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Combat Posttraumatic Stress Disorder: Effect of Intelligence on Symptomatology

Combat Posttraumatic Stress Disorder: Effect of Intelligence on Symptomatology

Date: May 2004
Creator: Crisp, William A.
Description: The objective of this study was to examine the relations between Posttraumatic Stress Disorder symptomatology and intelligence. Thirty American combat veterans of the Vietnam War, diagnosed with chronic PTSD, were given a psychodiagnostic structured interview. Participants were assessed for Intelligence Quotient as well as the veracity of their self report. The study found that there were significant differences in how participants experienced their PTSD symptoms that were correlated with intelligence. The higher IQ participants reported more frequent and intense guilt related symptoms as well as more intense intrusive recollections. The lower IQ participants experienced more frequent startle responses, more intense problems related to falling or remaining asleep and more frequent affective symptoms related to emotional numbing. Psychologists could use these differences in how PTSD is experienced in treatment planning. It may be useful for therapy to address sleep disturbances and affective numbing in lower IQ individuals. Therapy for higher IQ individuals may be more useful if it addresses feelings of guilt and intrusive recollections.
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The structure of insight in patients with psychosis.

The structure of insight in patients with psychosis.

Date: December 2004
Creator: Gonterman, Andrea R.
Description: Failure to acknowledge their mental illness occurs in approximately half of all psychotic patients. Interest has been recently been refocused on insight (i.e., awareness of mental illness), and its associations with treatment compliance and better prognosis. Researchers have called into question the traditional factor structure of insight, instead viewing and defining it as a multidimensional and continuous construct. While factor analytic research has suggested that insight is an independent feature of psychotic disorders rather than a secondary manifestation of psychotic symptoms, several factor analytic studies have identified only one higher-order factor. Furthermore, a significant amount of the research literature has assessed insight or analyzed its relationships using only a single insight score. The current study evaluated the structural model of insight and assessed the associations between the different proposed dimensions of insight and psychotic symptoms. One hundred and six participants recruited from both inpatient and outpatient settings with a diagnosis of schizophrenia, schizoaffective disorder, psychotic disorder NOS, or bipolar disorder with psychotic features were rated on David's Schedule for Assessing Insight-Expanded Version (SAI-E), Birchwood's Insight Scale (IS), and the Brief Psychiatric Rating Scale (BPRS) or the Positive and Negative Syndrome Scale (PANSS). Structural equation modeling (SEM) was utilized to provide ...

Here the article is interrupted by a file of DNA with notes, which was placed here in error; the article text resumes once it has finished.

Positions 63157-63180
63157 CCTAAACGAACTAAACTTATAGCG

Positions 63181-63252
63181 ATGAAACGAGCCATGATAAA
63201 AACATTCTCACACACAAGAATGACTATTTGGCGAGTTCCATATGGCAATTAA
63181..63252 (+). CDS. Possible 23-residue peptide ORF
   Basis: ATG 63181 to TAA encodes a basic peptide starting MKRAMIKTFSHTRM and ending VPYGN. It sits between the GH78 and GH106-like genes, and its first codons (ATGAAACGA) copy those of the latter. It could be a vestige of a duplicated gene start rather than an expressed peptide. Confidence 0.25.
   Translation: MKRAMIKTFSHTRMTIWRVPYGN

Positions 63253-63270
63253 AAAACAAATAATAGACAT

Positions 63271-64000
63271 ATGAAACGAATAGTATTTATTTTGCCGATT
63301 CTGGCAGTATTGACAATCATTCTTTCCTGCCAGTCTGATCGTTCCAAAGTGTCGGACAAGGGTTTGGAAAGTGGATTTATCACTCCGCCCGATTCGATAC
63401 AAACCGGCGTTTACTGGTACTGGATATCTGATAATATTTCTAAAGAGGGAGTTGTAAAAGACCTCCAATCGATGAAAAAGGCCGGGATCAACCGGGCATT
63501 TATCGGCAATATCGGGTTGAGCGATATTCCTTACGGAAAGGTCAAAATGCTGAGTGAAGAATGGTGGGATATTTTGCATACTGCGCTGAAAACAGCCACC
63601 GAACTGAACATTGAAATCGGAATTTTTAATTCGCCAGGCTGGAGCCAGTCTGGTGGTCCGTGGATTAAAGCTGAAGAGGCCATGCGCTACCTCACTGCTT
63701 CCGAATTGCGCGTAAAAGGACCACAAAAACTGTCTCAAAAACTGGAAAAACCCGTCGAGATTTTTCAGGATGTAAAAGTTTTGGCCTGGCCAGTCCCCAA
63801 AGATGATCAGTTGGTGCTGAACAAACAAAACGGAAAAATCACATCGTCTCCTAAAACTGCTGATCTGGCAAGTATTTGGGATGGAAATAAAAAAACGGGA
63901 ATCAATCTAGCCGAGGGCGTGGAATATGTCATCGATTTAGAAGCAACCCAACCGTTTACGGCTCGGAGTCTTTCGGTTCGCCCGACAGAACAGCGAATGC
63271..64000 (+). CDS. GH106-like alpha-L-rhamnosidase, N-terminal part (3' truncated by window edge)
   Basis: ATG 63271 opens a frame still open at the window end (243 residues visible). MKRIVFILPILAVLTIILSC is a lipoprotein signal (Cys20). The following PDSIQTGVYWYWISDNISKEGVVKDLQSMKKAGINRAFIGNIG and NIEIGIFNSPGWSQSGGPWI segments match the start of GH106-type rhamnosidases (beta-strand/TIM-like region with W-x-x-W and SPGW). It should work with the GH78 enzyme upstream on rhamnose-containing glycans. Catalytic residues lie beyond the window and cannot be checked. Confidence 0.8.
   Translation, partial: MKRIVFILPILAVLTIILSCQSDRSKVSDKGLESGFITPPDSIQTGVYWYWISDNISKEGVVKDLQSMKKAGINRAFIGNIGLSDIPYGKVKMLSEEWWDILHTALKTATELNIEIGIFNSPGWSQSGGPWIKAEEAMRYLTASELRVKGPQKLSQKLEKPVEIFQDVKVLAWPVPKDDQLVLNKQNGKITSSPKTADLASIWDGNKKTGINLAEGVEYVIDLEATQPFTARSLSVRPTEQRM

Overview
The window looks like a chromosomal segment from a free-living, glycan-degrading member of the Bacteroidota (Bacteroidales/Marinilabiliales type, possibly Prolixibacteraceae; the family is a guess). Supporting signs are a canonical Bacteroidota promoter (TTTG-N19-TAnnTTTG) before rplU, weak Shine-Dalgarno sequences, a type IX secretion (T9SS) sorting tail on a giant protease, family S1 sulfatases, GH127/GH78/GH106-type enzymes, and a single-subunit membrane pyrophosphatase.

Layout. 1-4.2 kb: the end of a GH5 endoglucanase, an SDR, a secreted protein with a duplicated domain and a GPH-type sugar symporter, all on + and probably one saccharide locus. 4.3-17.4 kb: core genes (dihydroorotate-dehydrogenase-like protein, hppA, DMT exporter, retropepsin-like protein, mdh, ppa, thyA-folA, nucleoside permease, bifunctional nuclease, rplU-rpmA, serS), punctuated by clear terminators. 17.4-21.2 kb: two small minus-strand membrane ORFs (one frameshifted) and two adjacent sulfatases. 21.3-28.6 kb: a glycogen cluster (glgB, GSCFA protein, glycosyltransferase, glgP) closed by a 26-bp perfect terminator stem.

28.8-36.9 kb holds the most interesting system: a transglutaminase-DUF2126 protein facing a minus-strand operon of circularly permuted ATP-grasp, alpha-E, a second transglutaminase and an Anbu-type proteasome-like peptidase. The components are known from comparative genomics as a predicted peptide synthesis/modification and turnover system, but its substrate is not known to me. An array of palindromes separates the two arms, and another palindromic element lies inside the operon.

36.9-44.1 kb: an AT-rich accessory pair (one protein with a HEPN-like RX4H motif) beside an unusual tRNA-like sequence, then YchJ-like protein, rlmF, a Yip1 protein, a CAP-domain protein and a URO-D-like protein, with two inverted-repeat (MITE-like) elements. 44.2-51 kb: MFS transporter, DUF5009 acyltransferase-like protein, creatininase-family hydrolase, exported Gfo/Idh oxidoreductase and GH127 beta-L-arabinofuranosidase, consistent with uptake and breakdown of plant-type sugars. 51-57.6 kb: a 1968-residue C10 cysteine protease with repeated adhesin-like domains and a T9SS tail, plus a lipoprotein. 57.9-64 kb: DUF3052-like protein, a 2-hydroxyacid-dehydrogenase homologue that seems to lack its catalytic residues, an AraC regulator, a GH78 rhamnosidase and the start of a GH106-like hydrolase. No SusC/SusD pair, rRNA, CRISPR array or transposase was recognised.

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Isolation of a  Pseudomonas aeruginosa Aspartate Transcarbamoylase Mutant and the Investigation of Its Growth Characteristics, Pyrimidine Biosynthetic Enzyme Activities, and Virulence Factor Production

Isolation of a Pseudomonas aeruginosa Aspartate Transcarbamoylase Mutant and the Investigation of Its Growth Characteristics, Pyrimidine Biosynthetic Enzyme Activities, and Virulence Factor Production

Date: December 2004
Creator: Hammerstein, Heidi Carol
Description: The pyrimidine biosynthetic pathway is an essential pathway for most organisms. Previous research on the pyrimidine pathway in Pseudomonas aeruginosa (PAO1) has shown that a block in the third step of the pathway resulted in both a requirement for exogenous pyrimidines and decreased ability to produce virulence factors. In this work an organism with a mutation in the second step of the pathway, aspartate transcarbamoylase (ATCase), was created. Assays for pyrimidine intermediates, and virulence factors were performed. Results showed that the production of pigments, haemolysin, and rhamnolipids were significantly decreased from PAO1. Elastase and casein protease production were also moderately decreased. In the Caenorhabditis elegans infection model the nematodes fed the ATCase mutant had increased mortality, as compared to nematodes fed wild type bacteria. These findings lend support to the hypothesis that changes in the pyrimidine biosynthetic pathway contribute to the organism's ability to effect pathogenicity.
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Documentary Film: I Named Her Angel

Documentary Film: I Named Her Angel

Access: Use of this item is restricted to the UNT Community.
Date: May 2005
Creator: Dinc, Nefin